Does It Make a Sound?

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BobK71
BobK71
1 year ago

I am absolutely a ‘do you hear the people sing?’ kind of guy. To me, there is no excuse to run a repressive regime and run all over human rights.

That said, objectively, this protest has all the signs of a CIA operation that just happens to coincide with a trade and currency war between the two countries. (A ‘subversion expert’ from the US Consulate, according to Chinese state media, has been caught on camera with protest leaders.)

As a detective, the first question to ask is ‘who benefits?’

This event showcases precisely how the modern empire works. By soft power. By alliance with different factions, especially including those who believe in Enlightenment ideals. Thereby, the empire is able to wield considerable power by not spending much at all, because it doesn’t have much, compared to the costs of running the world.

The salaries of a few State Department/CIA employees vs. trillions in trade and FX markets. Brilliant.

P.S. If you find the setting of Les Miserables in mid-19th century France eerily apropos to the current event, it’s because it is. It never ceases to amaze me how people of passion find their voice in the most ingenious way. (And don’t laugh if and when the choice turns out to have come from a cultural advisor from the CIA.)

BobK71
BobK71
1 year ago
Reply to  Rusty Guinn

Agreed that it’s authentic and passionate for 99% of the protestors. But there is no need to broadcast this story around the world more than it already is, since the pressure points are only in Hong Kong. If the Chinese army moves in and succeeds, then it will be time to promote the ‘standard’ global narrative.

BobK71
BobK71
1 year ago
Reply to  Rusty Guinn

Let’s also not forget what it was that really allowed the Chinese Communist Party to stay in power after the Tiananmen protests of 1989.

Trump has been quick to blame Chinese currency manipulation and the trade imbalance for loss of US jobs, etc. Do any of us really think the US elites were powerless to stop this manipulation in the 90s? They never wanted to, because we had the ‘Great Moderation’ and the ‘Goldilocks’ economy of low interest rates, low fiscal deficits (some surpluses under Clinton,) and low inflation. This was what it meant to have your issued money and debt supported by the biggest physically productive country in the world. Cheap Chinese goods became the new gold that underpinned the dollar’s value and the power that flowed from issuing it.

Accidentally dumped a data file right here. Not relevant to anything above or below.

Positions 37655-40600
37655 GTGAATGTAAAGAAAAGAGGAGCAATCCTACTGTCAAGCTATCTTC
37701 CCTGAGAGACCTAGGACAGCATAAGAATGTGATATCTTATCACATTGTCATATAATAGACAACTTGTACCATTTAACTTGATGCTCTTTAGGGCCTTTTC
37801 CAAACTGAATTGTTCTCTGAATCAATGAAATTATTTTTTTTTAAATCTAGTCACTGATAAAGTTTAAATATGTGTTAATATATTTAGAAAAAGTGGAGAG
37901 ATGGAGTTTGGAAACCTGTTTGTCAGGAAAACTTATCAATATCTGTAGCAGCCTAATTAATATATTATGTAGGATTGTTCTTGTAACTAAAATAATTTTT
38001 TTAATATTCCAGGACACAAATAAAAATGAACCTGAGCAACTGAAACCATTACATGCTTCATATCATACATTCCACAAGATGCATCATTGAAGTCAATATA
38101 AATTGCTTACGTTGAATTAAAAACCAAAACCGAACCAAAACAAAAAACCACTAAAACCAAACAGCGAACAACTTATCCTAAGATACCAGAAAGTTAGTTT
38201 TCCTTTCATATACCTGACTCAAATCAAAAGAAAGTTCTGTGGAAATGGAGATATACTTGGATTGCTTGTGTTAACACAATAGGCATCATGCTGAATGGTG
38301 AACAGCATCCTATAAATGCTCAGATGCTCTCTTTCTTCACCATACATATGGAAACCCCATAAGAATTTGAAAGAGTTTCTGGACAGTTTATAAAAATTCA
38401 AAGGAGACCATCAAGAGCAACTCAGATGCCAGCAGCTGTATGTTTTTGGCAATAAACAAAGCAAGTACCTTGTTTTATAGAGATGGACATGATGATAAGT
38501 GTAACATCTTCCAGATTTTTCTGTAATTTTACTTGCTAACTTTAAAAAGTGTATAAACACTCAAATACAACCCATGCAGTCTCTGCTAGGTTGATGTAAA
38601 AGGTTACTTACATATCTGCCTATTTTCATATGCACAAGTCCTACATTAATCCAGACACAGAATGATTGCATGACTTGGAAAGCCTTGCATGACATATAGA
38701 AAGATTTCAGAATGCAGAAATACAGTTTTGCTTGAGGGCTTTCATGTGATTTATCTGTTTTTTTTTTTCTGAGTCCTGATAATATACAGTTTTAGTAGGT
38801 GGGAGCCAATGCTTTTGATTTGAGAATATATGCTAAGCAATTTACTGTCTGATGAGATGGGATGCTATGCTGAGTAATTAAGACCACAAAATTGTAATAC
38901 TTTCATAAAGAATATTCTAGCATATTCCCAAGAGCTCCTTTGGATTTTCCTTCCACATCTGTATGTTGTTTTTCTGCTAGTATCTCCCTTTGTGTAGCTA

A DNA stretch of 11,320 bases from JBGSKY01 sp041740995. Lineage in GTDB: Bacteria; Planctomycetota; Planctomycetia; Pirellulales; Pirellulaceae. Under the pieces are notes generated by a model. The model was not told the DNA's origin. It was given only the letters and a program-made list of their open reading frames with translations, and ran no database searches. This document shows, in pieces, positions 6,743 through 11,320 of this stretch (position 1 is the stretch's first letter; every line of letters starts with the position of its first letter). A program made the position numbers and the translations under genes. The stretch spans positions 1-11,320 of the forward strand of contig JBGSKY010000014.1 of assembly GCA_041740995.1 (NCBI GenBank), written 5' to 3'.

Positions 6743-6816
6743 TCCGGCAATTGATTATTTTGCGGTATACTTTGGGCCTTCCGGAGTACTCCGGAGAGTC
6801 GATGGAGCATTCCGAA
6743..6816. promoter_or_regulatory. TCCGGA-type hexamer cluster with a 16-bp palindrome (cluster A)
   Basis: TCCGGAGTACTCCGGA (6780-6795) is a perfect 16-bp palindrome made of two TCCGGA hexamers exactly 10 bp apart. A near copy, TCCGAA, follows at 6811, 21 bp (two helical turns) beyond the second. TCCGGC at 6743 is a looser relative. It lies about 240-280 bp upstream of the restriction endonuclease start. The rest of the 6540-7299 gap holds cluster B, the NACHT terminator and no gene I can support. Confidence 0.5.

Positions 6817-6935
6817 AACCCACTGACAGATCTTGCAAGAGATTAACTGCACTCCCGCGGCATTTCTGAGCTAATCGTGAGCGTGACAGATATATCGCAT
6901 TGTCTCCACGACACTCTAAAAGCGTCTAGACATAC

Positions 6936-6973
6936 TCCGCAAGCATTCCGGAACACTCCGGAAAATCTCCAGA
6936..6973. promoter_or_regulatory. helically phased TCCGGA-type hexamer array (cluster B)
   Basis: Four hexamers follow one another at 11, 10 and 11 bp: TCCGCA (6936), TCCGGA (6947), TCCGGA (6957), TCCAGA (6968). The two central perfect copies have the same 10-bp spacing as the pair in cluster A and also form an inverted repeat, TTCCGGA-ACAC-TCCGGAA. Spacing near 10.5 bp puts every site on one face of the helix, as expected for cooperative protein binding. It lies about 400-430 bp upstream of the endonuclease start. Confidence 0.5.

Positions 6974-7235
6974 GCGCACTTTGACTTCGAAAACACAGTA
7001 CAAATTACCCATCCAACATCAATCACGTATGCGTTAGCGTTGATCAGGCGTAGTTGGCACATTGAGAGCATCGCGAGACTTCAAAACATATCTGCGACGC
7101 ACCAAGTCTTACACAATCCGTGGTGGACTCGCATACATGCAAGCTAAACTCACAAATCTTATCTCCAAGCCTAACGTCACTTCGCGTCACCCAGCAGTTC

If the Communist regime survived by giving its people an artificially fast growth in opportunity and comfort, well that’s the cost of doing business isn’t it.

BTW, this is not some kind of accident, mistake, or what have you. If you think about it, it is exactly how the imperial system works. I will leave the elaboration of this argument as an exercise for the thinking reader (ie for those who would rather not turn a blind eye to a system that has benefited them so much.)

BobK71
BobK71
1 year ago
Reply to  Rusty Guinn

Absolutely, there’s not One Truth. As you point out, lots of forces are in play. Though the dominant global forces are the major power blocs within the Western imperial system, since they work by alliance (including allying with objective social goods such as classical liberalism,) both the future trajectory and the history of events aren’t easy to determine for sure and in detail.

That said, we can lay out some useful principles. A major one is that it won’t be one battle between the forces of true liberalism and the elites, but an endless series of little ones. And each little bit counts by moving things just a little toward the light. Since the nature of this system is fundamentally messy, we can take advantage of this fact by benefiting from every little act of sabotage against the schemes of the would-be puppet masters. What we have to do is to debate and expose every little bit of truth, at every turn, and let the chips fall where they may.

bmsobel
bmsobel
1 year ago
Reply to  BobK71

I gave up on the fiat NYT – the WSJ is good – but the Financial Times is exceptional. If you’re in finance and don’t read the FT you are missing 90% of what’s going on in the world. ps -I avoid the editorial pages like the plague.
(This is not a paid endorsement).

Mark Kahn
Mark Kahn
1 year ago

Rusty, I’ve noticed the absence of narrative around this dramatic event. Is the media playing it down because it fears real “speaking truth to power” – and is that because the media is really on the side of the existing power / status quo geopolitical structure? If so, why? Why is it on the side of China?

Also, I’ve read, probably, every WSJ article on it and, while you are right about the headline you note or bent of this or that article, if you actually read all the articles, they’ve done a very good job of covering the event in-depth. As you note, for a financial paper at heart, I think they’ve done an outstanding job.

I hope I’m wrong, but I think China has too many cards to play and, in truth, while the 1997 handover agreement says some wonderful things – who’s going to enforce it, the UK?